For all the doubters and naysayers, social media can bring in the Benjamins. In fact, for my consulting practice, Brain Tattoo Branding, Twitter scored an exciting, new, six-figure assignment.
So how did it happen? First, you’ve got to be signed up. It’s easy and painless. If you are clueless to the new world of Twitter, watch the video on the Twitter web site and also check out these excellent books on the subject.
All A Twitter by Tee Morris
Twitter for Dummies by Laura Fitton, Michael Gruen and Leslie Poston
Secondly, you need to understand what Twitter is and is not. In a bird shell, Twitter is a micro blog that enables you to post and read “tweets.” A tweet is a text message in a concise, less than 140-character format. A tweet post has no content boundaries other than length. You can tweet or twitter anything, from a question, a quote, an opinion; a status on what you are doing, feeling or about to do; share resources, or dish an experience.
Twitter is a real-time communication channel for personal and business purposes. It is intended to adhere to the new social media etiquette and be more about dialogue and helping rather than hard selling. But, like many things in life, there are always a few bird brains that don’t seem to get that part.
Back to how I did it. I set up my profile, selected a handle — @brandingdiva.com, uploaded a photo, and added keywords that are relevant to my world. Now, as a twitterer, I get to follow others, which means their posts are in a timeline on my Twitter page. It’s not about quantity, but quality. You must follow people who can add to your success.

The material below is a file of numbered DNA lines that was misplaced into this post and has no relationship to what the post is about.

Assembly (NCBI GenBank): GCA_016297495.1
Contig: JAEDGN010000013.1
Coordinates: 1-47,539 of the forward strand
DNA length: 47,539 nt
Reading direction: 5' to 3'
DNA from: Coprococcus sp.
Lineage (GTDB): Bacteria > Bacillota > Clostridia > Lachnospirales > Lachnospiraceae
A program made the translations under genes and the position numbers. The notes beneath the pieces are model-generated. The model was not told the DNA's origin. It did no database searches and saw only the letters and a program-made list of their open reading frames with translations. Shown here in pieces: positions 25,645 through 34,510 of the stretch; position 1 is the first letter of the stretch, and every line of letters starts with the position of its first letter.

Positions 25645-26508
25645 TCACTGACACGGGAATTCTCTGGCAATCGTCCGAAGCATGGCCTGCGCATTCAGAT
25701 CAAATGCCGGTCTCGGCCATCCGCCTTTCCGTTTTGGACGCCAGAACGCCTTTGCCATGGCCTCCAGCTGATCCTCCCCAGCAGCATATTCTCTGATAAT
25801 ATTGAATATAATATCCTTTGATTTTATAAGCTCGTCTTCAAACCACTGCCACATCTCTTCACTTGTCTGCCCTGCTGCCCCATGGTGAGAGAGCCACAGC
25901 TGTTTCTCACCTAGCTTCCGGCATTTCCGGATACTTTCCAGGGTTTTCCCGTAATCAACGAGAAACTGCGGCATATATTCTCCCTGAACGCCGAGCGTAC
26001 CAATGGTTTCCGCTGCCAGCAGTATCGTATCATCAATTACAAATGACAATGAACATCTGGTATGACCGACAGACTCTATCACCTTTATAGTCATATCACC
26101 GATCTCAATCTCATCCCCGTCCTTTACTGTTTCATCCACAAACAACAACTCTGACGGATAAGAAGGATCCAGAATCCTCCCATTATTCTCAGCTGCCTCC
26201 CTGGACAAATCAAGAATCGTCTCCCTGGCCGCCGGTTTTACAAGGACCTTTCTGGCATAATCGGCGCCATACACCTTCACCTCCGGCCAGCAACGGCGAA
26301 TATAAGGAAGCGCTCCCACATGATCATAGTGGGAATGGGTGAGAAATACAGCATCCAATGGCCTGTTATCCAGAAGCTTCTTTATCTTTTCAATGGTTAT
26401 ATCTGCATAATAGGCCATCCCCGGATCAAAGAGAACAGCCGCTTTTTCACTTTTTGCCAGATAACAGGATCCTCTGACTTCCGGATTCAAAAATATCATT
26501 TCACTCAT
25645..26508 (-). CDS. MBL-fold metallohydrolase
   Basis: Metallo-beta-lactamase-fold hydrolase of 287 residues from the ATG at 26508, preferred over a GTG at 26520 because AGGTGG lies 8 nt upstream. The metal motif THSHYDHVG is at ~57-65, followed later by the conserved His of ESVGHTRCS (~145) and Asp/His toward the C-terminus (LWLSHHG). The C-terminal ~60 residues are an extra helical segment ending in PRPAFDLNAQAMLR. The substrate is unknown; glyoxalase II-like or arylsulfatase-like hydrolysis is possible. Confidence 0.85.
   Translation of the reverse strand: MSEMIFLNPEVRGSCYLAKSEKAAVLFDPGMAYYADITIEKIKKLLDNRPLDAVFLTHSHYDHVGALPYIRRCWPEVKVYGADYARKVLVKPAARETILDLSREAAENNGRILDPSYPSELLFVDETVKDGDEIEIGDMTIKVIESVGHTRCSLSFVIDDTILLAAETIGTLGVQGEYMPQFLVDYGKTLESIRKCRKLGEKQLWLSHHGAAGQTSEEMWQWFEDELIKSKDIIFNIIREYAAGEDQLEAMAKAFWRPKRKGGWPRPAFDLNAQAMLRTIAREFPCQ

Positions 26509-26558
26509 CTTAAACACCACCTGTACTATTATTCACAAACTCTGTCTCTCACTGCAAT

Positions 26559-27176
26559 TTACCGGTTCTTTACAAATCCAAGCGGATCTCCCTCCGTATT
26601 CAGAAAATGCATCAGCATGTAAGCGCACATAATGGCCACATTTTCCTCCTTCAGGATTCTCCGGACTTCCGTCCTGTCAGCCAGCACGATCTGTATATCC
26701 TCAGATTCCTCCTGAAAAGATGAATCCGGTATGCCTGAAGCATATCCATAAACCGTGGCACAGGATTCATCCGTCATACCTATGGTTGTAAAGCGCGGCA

A few years ago I joined a mentor group lead by The Million Dollar Consultant, Alan Weiss. Alan has authored over 32 books and is one of the smartest cats I know. He helped me improve my business proposals, leverage my intellectual property, and just become a better consultant. I delete reams of newsletters and mail in my inbox daily, but, I’m very religious about reading Alan’s stuff.
In a recent email, he suggested I follow him on Twitter @BentleyGTCSpeed. And because I like Alan’s thinking and humor, I thought this would be a great way to get bite-sized samples of his brilliance, fast. So I started following him.
That Saturday night, I was drinking my BV cab and perusing my tweets, and I saw one from Alan. It read something like: Global industrial company looking for branding and naming specialist, interested parties contact XYZ.
So I did, right that moment. I shot an email to the contact listed. My branded email was formal and included my contact info, background on me, services summary, web site links, and an article from a prominent business publication in India that highlighted me and my views on brand naming.
Within minutes, I heard back from the contact; we exchanged a few more emails and then chatted on the phone. It turned out that he had also been in Alan’s mentor program. He was not the client, but was making recommendations to the client. After all of our dialogue, I was on the short list.